Project: Dream Garage Part 2 - MRCOOL 24K BTU Minisplit Installed

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  • Published on Nov 2, 2017
  • This is part 2 of my Dream Garage series. This video covers a span of three days this week where we installed sheetrock, insulation and got the MRCOOL 24,000 BTU 2 TON DIY air conditioner running.
    My buddy Jesse shows up and shows off his new air ride while we go out to lunch!
    #dreamgarage #mrcool #garageac
  • Autos & VehiclesAutos & Vehicles

Comments • 12

  • Jeremy Schlichter
    Jeremy Schlichter 2 days ago

    What is your square footage of the shop

    • Dmitry's Garage
      Dmitry's Garage  2 days ago

      About 1400 sqft or so. I'm thinking of adding a redundant unit because: 1. In the peak of Texas heat (95+) with the crazy humidity and direct sun (trees are small still) it can't keep up to my set point during day. It can do maybe 78F, while I'd prefer 74F. 2. If the unit were to ever fail it'd be nice to have redundancy. Also the units would be able to cycle more running together, have less wear on them, and probably be more efficient as a result.

  • katerin Mora
    katerin Mora Month ago +4

    *I installed this in my home in late fall. It replaced an ancient, cooling only M/S. I am a retired HVAC guy, and I am blown away by how good this heats the house.>>>**nub.best/215c** It is now 22 deg here in Vermont, and the unit is pumping out 133 deg air! I haven't even burned a single pellet yet! Highly recommended! Go get one!*

    • Dmitry's Garage
      Dmitry's Garage  Month ago

      Glad it worked out well for you! These units are really great and it's no wonder they're so popular around the world (split heat pump units in general). It's especially great when each room gets it's own unit via either dedicated outside or cassette style setup. Everyone can dial in their ideal temperature and losing one unit doesn't cost you a whole floor or house outage in most cases.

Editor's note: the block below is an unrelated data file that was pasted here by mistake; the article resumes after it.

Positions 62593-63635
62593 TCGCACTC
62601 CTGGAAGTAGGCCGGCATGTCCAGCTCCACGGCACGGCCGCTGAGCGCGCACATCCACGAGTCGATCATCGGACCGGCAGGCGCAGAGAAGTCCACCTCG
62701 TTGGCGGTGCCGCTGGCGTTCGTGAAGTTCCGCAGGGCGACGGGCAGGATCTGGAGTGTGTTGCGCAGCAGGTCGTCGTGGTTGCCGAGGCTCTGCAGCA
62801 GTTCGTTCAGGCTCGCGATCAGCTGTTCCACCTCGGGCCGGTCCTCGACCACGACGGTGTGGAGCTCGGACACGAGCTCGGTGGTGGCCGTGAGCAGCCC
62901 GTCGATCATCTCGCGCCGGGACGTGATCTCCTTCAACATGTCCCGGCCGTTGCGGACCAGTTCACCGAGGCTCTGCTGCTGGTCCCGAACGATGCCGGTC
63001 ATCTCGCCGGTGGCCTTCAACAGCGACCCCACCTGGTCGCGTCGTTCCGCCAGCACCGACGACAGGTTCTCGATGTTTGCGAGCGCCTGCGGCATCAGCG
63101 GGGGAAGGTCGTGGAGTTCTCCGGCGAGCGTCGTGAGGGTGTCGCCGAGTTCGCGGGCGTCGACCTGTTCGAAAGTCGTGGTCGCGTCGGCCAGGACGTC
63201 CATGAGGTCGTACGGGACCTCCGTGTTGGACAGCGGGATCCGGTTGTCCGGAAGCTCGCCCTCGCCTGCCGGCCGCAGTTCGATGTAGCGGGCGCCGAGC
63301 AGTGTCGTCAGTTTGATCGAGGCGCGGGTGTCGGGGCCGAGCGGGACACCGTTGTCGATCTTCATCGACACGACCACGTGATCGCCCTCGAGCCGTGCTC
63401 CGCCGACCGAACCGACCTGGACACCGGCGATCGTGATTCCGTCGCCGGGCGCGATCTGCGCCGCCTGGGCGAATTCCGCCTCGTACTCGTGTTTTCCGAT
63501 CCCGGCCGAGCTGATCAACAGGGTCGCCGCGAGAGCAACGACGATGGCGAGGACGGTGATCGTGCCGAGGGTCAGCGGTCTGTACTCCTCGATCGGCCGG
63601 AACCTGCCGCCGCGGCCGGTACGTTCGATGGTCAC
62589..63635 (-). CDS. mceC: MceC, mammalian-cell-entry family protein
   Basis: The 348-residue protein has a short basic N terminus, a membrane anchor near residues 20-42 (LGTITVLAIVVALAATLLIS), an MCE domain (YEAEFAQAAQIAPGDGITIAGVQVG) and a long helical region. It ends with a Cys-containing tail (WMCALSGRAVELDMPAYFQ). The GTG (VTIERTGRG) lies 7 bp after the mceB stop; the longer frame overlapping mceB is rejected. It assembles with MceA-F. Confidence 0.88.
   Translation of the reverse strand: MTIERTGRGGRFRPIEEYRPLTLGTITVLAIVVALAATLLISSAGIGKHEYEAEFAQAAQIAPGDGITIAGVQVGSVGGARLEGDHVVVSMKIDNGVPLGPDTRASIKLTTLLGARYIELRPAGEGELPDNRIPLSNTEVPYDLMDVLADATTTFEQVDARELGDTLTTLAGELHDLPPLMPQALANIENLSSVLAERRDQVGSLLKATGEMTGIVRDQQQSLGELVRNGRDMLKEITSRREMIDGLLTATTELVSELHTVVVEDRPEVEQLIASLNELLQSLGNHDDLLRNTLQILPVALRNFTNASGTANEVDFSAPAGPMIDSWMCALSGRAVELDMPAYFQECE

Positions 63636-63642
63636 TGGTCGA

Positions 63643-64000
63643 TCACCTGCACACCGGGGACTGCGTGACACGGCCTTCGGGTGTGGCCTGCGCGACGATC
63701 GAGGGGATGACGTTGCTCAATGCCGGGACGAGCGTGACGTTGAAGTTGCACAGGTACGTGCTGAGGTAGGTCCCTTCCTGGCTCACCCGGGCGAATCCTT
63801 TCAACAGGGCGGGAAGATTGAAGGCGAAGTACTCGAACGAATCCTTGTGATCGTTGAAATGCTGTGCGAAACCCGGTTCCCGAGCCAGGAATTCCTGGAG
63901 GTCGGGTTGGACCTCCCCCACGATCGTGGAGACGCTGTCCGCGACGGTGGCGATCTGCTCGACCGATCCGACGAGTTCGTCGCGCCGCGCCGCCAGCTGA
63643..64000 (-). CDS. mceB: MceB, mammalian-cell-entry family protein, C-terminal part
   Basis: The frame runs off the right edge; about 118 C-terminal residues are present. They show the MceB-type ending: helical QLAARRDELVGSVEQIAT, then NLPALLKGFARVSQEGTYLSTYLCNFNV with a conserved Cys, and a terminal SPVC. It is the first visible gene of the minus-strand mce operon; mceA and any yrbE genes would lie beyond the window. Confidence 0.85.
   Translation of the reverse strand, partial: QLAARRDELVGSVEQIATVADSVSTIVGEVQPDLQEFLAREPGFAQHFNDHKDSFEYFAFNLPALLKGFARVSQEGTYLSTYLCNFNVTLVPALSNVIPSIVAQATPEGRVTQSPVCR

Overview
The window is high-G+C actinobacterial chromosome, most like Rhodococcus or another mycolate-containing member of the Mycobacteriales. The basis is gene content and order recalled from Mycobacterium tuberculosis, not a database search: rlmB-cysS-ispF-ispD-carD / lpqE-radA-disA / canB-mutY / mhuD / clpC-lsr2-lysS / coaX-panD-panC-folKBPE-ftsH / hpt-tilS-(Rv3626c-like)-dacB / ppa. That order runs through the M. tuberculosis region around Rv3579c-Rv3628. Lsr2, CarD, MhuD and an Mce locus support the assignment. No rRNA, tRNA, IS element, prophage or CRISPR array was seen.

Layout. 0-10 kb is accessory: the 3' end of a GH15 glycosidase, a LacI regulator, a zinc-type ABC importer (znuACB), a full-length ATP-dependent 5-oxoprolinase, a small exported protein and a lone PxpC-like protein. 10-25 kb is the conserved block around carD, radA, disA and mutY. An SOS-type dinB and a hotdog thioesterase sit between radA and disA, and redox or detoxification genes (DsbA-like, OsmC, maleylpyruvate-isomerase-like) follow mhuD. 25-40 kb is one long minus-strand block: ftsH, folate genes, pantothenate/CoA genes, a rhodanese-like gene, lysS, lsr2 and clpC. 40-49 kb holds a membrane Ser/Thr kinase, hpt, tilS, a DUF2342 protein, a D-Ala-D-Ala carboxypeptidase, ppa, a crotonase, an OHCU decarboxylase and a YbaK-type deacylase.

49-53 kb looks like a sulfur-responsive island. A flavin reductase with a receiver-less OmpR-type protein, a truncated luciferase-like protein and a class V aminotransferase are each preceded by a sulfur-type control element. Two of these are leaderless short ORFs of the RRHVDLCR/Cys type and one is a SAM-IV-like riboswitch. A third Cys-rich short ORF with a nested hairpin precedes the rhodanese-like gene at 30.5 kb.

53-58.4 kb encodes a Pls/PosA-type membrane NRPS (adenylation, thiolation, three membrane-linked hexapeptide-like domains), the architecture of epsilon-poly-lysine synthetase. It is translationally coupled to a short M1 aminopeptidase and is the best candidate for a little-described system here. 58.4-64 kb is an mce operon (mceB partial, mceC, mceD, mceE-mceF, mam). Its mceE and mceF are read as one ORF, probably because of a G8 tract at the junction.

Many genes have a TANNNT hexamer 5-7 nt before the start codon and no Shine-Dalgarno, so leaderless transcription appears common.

• shotski100
      shotski100 Month ago

      great

  • That YouTubeChannel
    That YouTubeChannel 10 months ago +1

    HVAC is a great business to get into indeed. Bunch of crooks.
    2.5 k aint bad actually. Considering I had a quote for 13k. I was like yeah no thanks,GTFO out of my house.
    Known a few Hvac techs,companies are indeed crooked.

    • Dmitry's Garage
      Dmitry's Garage  10 months ago

      Yea it's crazy man. Such a rip, find someone that can buy from Johnstone supply and DIY :-/.

  • Cole M.
    Cole M. 10 months ago +1

    Also your garage is pimp as hell dude. Jealous.

  • Cole M.
    Cole M. 10 months ago +1

    What size mr cool? I’m assuming 24,000 with the 20 amp breaker? Doing some research I think the larger unit requires a 30 amp?

    • Dmitry's Garage
      Dmitry's Garage  10 months ago

      Keep in mind I'm not an electrician and I always recommend hiring one. My unit is a 24K and I used a 20A dual pole breaker. I also have a weather proof box with a fuse/disconnect just outside the unit for service. The outside unit which you will be wiring up to your power circuit will have a plate on it. This plate will specify the power draws of the system, minimum circuit ampacity, and max fuse size. You must adhere to these guidelines. In my case the unit was rated at around 13.6A @ 230V for the compressor and fan draw. The minimum circuit ampacity rating was 15A, which sets the smallest circuit you can safely run the unit on. For a 15A circuit it means a 15A breaker and 14 awg conductors. The maximum fuse rating of my unit was 25A, which sets the limit for the largest safe circuit you can use. In my case I went for 20A as it was convenient for me and used 12 awg wire. I would not recommend exceeding the max fuse rating as that could run the risk of damage to the unit, fire, etc... The breaker must always be the weak spot in the circuit.

  • Josh Olson
    Josh Olson Year ago +1

    I took a “bad” capacitor in to work and tested it. It was fine.